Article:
My older sister, Kassy, will tell you that she's better at recycling than I am - and she's right. She's been actively collecting her recycling and finding ways to cut down on waste for the better part of a decade. Those who know her well know exactly how proud she is of her one partially-full garbage can next to her chock-full recycling can on the curb come garbage day. Since I became a mother, I began to realize that my actions have a huge impact on others. More specifically, I felt a great desire to leave the world a better place than I found it; a better place, that is, for my children (and for their peers).
In an effort to become more earth-friendly, I've tried to incorporate some more environmentally conscious choices into my routines. Now, I think some of the more sophisticated ways to recycle can have quite prohibitive start-up costs, so to speak. While the most dedicated of you Planeteers have taken up biking or walking as your primary mode of transportation, my kids require me to use a car. So, like all things in parenting - this is a balancing act. I'm certainly no eco-snob, but I'd like to encourage you. If you'd like to find small ways to consider the planet, consider this your starter kit.
Far too much of our waste consists of food packaging. Think about it - your average food will have probably two or three different protective materials surrounding it. Unfortunately, any of that packaging that directly touches your food isn't recyclable. Unless, of course, you wash it first. All that to say: while this is a huge area of waste, it's relatively easy to make a dent in your contribution.
Consider using reusable food bags for your produce in the grocery store. This bag allows cashiers to weigh your food easily and reduces demand for plastic produce bags. Cooking from scratch, of course, helps you avoid processed foods which are more likely to have multiple layers of packaging. Once you have whipped up a delicious meal from your fresh produce, spend a bit of those grocery bill savings (bonus!) on a quality glass food storage system. I've personally replaced my saran wrap with Beeswrap (which I have heard is incredibly easy to DIY), and I've seen other moms use reusable "ziploc bags". At a certain point, when cleaning the thing becomes overly fussy, I call it good enough. Apparently ziploc bags are where I draw my line.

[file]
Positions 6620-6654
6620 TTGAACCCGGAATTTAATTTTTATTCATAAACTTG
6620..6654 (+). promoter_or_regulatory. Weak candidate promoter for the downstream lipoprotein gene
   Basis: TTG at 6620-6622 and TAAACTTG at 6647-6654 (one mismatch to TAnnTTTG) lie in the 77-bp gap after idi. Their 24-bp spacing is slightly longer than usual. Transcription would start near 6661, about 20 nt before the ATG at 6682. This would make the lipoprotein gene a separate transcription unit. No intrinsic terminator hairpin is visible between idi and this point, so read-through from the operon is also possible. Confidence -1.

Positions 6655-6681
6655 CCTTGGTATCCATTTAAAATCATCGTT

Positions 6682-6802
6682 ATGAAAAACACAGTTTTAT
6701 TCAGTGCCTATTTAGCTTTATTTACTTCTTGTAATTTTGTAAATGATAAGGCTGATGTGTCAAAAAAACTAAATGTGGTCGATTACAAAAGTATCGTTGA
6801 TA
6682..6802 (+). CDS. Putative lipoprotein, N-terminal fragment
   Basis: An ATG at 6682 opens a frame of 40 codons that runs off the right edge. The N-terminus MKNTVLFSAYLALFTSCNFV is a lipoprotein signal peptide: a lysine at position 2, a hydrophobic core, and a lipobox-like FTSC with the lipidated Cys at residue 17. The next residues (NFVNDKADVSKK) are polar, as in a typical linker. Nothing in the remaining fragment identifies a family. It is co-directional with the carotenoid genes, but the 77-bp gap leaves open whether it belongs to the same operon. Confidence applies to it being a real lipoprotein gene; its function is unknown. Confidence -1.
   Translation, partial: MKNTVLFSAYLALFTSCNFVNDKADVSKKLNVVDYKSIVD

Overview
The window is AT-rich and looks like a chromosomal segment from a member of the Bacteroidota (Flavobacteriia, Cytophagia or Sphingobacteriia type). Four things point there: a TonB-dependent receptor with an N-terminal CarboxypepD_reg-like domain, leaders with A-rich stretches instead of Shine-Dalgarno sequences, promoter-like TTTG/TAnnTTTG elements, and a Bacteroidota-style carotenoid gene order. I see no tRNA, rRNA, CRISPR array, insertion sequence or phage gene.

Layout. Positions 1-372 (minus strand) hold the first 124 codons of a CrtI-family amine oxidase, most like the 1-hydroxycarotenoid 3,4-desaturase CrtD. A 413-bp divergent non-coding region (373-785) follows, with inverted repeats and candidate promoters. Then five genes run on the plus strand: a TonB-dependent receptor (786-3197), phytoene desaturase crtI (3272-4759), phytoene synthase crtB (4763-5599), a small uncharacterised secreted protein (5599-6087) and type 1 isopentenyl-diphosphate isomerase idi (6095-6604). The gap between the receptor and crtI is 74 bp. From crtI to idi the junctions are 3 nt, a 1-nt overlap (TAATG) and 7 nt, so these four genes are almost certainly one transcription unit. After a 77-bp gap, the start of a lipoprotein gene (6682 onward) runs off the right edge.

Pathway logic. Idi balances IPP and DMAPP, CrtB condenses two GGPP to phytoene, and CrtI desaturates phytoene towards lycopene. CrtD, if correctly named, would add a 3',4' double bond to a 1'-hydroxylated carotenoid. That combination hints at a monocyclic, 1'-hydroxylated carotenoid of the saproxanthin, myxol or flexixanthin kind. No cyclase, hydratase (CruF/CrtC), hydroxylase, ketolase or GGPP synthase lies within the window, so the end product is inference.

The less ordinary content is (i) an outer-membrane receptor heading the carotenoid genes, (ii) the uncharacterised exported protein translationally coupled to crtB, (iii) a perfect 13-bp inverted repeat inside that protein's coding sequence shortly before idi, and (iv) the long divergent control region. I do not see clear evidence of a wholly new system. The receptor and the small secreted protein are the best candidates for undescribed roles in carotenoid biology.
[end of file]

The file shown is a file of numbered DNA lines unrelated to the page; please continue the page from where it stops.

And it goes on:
Listen, periods suck. Personally, I've enjoyed nursing my children if not for any other reason than I can delay the return of my cycle. Ugh. The average tampon or pad has a bunch of chemically things inside, which is super scary, considering that other trusted companies have hurt women in the past (ahem, Johnson & Johnson). So, to avoid any weird vagina chemical cocktail - and to save a bit of money - I recommend trying a cup, reusable pads, or period underwear. I've only used a cup, which works well for me, but friends of mine swear by Thinx and say it's incredibly freeing. I don't have the funds for fancy panties at the moment, but I'll take their word for it. Bonus: no stinky trash!
This one is pretty straight forward. While some may claim that cloth diapering isn't the most environmentally friendly option (and yes, it has its flaws), it's much better than disposables. Which, of course, require 9 gallons of water to produce and end up in a landfill to contaminate our groundwater with human fecal matter. But I digress. Modern cloth diapering is a lot like using disposables; I bet you'd be surprised how easy it is if you gave it a try. Now, I'll admit - this one has a startup cost in comparison to disposables, but it's far and away a money saver in the long run.
I haven't tried this one myself - if you have, please let me know! Some moms use glass baby bottles with natural rubber nipples for their children. These are the same old school bottles that our great grandmothers and grandmothers used for their children, which has a cool sense of nostalgia to it. Amazon even has fits-all nipples that can go over any mason jar to turn it into a bottle. Of course, they have sippy cup versions with a spout as well. Oh, Amazon - you think of everything!
Every grocery store and pharmacy has an organic baby skincare line. Each has their benefits - I personally loved the Babyganics gift set given to me at my baby shower for Shep. These products are plant-based, free of parabens and sulfates, and smell super delish! Rest assured that these lotions and potions are good for both Mother Earth and your beautiful baby.
Which of these products have you used as a mom? Are there other favorites I should add to this list? Let me know on Twitter @pi3sugarpi3.